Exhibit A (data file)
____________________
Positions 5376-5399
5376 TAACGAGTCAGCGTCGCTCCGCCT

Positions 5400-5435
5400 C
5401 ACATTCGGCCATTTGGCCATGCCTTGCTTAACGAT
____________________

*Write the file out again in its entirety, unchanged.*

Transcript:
Positions 5376-5399
5376 TAACGAGTCAGCGTCGCTCCGCCT

Positions 5400-5435
5400 C
5401 ACATTCGGCCATTTGGCCATGCCTTGCTTAACGAT